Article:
The grandfather of vitamin C may have changed his viewpoint given the contemporary scientific evidence about this nutrient.
His list of scientific achievements is seemingly endless, and includes a Nobel Prize in Chemistry.
Best known as one of the greatest scientists of all time, Dr. Linus Pauling was ranked as the 16th most important scientist in history. He was an unconventional thinker and researcher, even holistic in his approaches, often venturing into biochemistry, metabolism and brain function. He was one of the founders of the fields of quantum chemistry and molecular biology. Much of this was accomplished before age 30.
One thing the flamboyant Linus Pauling did not accomplish was finding a cure for the common cold and flu, something the pharmaceutical companies have not done either, despite pouring millions into research. But the perception that synthetic vitamin C in massive doses could accomplish this, instigated by Pauling, was enough to trigger the start of a worldwide dietary supplement craze, becoming a multi-billion-dollar industry, the primary beneficiary of which were the pharmaceutical companies that made the synthetic vitamins used in these products, as well as manufacturers and retailers. Vitamin C has always been the Cinderella product of the industry, the reason there have been hundreds of different kinds of chemical vitamin C products, almost all of which are essentially the same.
While Pauling made many scientific discoveries, vitamin C was not one of them. Some think his middle initial of “C” refers to the vitamin, but it’s really his middle name, Carl. (In 1928, during Pauling’s early scientific career, Hungarian-American physiologist Albert Szent-Györgyi isolated a substance from adrenal glands that he called ‘hexuronic acid,’ and later called ascorbic acid or vitamin C, the third vitamin to be discovered, for which he was awarded a Nobel Prize.)
Today the U.S. Food and Drug Administration recognizes ascorbic acid as vitamin C. However, vitamin C as it occurs naturally in food is a balanced complex with several other components. Most supplements contain only isolated high-dose synthetic ascorbic acid.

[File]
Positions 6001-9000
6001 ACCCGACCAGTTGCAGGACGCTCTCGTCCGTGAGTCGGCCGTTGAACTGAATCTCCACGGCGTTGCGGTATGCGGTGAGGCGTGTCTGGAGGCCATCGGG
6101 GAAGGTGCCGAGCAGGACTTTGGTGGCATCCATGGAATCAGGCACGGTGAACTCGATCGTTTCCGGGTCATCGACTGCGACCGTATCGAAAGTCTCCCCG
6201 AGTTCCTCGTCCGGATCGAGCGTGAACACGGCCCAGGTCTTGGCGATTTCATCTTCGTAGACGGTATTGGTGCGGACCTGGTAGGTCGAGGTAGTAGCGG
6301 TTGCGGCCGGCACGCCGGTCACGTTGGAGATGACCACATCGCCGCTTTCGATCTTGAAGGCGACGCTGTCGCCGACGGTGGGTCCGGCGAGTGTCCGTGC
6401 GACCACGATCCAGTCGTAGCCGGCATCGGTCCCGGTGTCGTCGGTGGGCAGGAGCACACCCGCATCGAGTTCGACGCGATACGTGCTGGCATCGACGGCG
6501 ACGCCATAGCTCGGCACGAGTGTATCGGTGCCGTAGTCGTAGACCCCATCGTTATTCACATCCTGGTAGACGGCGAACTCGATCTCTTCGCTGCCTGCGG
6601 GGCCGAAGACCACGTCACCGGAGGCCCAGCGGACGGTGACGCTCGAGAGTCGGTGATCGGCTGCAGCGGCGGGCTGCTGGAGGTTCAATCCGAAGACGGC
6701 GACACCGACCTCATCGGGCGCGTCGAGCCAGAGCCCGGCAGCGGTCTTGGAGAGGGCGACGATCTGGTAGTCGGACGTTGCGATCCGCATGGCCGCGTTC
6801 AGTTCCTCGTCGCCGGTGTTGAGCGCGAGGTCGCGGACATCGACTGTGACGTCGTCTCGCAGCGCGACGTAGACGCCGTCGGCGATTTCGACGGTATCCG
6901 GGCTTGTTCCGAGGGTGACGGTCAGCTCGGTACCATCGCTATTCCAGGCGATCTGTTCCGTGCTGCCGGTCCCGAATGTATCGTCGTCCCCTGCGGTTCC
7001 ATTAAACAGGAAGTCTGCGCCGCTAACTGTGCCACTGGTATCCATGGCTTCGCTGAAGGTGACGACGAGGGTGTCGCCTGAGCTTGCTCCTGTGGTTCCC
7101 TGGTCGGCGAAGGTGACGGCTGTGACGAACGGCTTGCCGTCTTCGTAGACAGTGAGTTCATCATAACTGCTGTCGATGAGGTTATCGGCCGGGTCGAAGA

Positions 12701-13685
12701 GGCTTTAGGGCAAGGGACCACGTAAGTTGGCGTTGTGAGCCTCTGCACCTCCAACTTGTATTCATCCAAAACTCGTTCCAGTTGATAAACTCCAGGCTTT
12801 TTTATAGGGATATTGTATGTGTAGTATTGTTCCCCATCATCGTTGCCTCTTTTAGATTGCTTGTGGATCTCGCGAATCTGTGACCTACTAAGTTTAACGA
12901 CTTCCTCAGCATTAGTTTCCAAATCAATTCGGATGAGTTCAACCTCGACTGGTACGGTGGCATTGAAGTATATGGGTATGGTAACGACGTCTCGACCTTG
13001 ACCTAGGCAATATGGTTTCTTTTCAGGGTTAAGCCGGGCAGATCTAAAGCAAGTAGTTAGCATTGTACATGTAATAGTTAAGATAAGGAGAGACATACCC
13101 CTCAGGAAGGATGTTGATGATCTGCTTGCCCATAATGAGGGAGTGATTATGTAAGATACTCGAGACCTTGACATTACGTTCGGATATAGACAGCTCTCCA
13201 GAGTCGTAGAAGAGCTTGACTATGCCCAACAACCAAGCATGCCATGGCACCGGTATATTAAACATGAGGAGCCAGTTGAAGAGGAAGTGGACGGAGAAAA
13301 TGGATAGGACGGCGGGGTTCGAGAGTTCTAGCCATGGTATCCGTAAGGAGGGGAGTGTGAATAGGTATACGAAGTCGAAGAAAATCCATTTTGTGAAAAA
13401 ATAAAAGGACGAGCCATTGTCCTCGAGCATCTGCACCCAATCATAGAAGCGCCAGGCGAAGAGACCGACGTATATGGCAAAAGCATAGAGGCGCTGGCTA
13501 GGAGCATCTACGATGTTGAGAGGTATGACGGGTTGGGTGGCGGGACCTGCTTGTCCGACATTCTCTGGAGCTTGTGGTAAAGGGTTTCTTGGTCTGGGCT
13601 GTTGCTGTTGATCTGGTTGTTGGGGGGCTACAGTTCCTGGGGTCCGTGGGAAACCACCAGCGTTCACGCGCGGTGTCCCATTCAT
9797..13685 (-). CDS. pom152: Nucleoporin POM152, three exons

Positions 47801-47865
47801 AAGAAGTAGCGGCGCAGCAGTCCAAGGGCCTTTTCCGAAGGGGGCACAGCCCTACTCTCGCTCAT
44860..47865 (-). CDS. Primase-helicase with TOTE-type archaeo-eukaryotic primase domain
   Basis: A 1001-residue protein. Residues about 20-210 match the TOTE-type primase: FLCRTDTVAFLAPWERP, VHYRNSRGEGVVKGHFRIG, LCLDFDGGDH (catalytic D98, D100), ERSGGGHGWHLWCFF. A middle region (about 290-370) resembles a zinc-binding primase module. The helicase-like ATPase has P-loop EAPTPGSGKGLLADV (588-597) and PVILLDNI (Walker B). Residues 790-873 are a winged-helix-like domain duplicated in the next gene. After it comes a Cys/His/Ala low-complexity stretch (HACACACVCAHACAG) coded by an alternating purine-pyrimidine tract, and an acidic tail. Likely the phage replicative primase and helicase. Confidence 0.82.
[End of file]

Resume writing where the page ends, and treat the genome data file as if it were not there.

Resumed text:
After World War II, influenced by wife Ava, Pauling became a peace activist, joining the Emergency Committee of Atomic Scientists, chaired by colleague Albert Einstein, whose mission was to warn the public of the dangers of nuclear weapons. Enlisting support from hundreds of fellow scientists, Pauling tirelessly promoted the anti-war stance, forced governments to admit that nuclear explosions could damage human genes, and was an important part of the rapidly growing peace movement of the 1960s.
Pauling was awarded the Nobel Peace Prize in 1962, the only person to be awarded two unshared Nobel Prizes.
Prior to the 1960s, Pauling had positive personal experiences with taking dietary supplements, not common items of the day. He theorized extra vitamins might have important healthy biochemical effects unrelated to their prevention of deficiency diseases, and began touting the suspected benefits of synthetic vitamin C in very high doses. Because of his popularity, this received a lot of attention. Along with sales of a book on the subject, Pauling would be a major trigger for the growth of the dietary supplement industry.
A significant amount of research has been performed on synthetic vitamin C, along with foods containing this necessary nutrient. Overall, the studies show little to no benefits of synthetic C while the value of vitamin C in foods has been clearly shown to be vital for optimal health.